Robert Webber coined the phrase blended worship to describe an approach to worship that combines the old ways with the new, the hymns with the contemporary. In Planning Blended Worship, he defines this style of worship as being characterized as:
- rooted in the biblical and early church tradition
- drawing from the resources of the entire church
- a radical commitment to contemporary relevance.
Although blended worship can be difficult to balance, it can be fitting for many churches wishing to bridge the generational gaps among churchgoers.This is why I decided to write this blog. I am currently serving as “worship leader” in a small church in New England that has recently decided to make some changes to keep the church from dying off (literally). A few years ago, a new pastor introduced praise choruses into the service. The worship style has evolved from there, but we have not given up on our favorite hymns — and occasionally grab the hymnals to sing!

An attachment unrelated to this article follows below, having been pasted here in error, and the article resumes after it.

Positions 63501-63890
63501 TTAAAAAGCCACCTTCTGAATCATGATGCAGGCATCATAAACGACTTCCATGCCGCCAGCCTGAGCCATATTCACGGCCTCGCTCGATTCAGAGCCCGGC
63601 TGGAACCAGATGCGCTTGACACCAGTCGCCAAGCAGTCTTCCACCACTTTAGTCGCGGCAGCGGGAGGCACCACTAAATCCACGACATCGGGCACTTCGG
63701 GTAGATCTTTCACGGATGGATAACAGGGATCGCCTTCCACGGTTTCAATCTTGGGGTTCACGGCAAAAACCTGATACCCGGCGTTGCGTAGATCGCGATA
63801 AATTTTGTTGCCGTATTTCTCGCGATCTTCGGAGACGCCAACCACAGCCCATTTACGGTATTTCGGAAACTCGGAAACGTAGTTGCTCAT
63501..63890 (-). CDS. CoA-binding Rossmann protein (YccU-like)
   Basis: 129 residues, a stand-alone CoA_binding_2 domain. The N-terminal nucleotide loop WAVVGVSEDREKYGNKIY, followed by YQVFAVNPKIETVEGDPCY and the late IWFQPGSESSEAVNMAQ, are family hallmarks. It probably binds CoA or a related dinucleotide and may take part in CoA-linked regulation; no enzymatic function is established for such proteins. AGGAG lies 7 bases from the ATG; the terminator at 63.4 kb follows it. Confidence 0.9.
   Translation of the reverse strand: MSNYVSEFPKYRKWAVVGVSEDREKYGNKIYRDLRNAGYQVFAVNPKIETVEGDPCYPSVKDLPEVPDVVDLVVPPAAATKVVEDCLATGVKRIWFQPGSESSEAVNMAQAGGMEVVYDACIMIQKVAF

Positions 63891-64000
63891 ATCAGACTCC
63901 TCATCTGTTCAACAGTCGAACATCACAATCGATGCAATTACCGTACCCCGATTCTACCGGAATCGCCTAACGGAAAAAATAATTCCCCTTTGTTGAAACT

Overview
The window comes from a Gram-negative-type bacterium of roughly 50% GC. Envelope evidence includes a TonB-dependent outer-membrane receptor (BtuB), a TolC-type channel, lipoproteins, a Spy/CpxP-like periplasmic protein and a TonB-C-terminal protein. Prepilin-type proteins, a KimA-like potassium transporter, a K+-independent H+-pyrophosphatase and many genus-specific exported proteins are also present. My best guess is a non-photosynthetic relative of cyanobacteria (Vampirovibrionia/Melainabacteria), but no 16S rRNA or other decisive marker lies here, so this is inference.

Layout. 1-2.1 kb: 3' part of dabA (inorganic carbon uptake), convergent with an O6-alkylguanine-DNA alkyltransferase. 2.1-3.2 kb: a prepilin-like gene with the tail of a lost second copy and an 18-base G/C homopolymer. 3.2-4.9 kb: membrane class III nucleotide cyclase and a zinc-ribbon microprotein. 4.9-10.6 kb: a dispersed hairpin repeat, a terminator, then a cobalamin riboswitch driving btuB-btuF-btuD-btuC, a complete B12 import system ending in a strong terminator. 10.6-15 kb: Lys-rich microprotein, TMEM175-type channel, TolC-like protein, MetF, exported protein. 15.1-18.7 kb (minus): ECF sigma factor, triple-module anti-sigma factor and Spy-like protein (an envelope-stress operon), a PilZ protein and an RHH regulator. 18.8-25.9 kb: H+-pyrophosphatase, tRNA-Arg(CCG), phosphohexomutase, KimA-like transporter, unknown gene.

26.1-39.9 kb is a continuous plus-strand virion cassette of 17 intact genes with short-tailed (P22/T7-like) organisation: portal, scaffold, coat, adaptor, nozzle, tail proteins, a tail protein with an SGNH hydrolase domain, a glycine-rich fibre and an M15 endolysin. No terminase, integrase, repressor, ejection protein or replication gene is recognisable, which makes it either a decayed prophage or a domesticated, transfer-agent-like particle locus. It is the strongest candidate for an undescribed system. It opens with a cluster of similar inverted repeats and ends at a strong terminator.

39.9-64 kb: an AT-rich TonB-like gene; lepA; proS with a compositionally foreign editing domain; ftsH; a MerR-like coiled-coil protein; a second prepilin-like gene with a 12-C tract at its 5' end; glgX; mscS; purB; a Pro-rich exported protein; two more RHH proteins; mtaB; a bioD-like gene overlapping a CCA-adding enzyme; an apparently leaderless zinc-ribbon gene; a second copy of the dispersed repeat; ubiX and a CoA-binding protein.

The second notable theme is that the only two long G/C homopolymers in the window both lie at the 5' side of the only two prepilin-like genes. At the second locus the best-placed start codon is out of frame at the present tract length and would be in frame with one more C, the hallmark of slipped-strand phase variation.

So, I jumped on board to help facilitate the process of “blending” — we haven’t quite “blended” yet!
Some of you know me as Mandy Thompson from Georgia — some of you know me as Mandy Thompson from Massachusetts, but most of you probably don’t know me at all.
Either way, this blog will hopefully offer you a perspective on this “blending” experience, as well as tips and lessons learned to make sure things blend smoothly
Blessings in blending!